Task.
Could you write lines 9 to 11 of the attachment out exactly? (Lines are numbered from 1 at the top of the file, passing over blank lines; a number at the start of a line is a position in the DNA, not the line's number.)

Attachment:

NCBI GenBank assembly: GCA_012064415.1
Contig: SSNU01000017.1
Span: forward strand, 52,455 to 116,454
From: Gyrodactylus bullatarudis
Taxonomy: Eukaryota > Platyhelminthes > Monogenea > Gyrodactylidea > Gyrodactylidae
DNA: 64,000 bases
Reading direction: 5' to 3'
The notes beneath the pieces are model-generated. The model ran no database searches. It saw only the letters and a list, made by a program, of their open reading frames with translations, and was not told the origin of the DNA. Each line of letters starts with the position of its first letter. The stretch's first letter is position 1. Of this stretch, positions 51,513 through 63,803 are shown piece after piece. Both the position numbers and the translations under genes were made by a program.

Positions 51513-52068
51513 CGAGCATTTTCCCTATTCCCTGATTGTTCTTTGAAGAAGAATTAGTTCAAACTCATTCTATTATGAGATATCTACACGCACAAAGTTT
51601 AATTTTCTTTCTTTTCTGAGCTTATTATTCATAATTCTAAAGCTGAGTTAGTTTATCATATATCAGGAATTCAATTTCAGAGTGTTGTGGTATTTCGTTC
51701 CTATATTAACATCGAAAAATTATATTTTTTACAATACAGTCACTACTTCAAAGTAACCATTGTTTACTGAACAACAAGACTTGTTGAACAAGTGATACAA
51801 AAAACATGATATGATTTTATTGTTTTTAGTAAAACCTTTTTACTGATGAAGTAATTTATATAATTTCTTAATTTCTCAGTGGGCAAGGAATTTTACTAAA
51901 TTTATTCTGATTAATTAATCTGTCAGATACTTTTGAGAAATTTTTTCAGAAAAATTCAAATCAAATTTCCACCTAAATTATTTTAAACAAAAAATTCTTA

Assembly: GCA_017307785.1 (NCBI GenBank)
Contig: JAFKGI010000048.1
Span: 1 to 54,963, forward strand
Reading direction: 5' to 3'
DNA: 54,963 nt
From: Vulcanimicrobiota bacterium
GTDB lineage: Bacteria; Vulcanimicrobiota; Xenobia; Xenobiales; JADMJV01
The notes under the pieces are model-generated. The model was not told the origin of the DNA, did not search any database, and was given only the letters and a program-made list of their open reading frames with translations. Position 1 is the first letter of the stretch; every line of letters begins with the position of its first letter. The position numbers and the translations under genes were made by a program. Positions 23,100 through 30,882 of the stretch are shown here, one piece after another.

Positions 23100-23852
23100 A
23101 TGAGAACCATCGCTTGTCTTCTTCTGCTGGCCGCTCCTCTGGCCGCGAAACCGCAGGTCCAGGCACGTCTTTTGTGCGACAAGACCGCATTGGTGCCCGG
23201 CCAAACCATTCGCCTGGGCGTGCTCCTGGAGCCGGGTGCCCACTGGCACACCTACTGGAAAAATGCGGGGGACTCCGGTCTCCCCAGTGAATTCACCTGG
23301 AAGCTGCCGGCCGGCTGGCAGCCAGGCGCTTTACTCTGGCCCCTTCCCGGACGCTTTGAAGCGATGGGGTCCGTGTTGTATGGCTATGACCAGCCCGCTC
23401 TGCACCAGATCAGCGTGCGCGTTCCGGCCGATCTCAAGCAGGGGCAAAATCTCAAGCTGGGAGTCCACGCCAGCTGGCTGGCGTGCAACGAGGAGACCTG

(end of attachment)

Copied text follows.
Positions 51513-52068
51513 CGAGCATTTTCCCTATTCCCTGATTGTTCTTTGAAGAAGAATTAGTTCAAACTCATTCTATTATGAGATATCTACACGCACAAAGTTT
51601 AATTTTCTTTCTTTTCTGAGCTTATTATTCATAATTCTAAAGCTGAGTTAGTTTATCATATATCAGGAATTCAATTTCAGAGTGTTGTGGTATTTCGTTC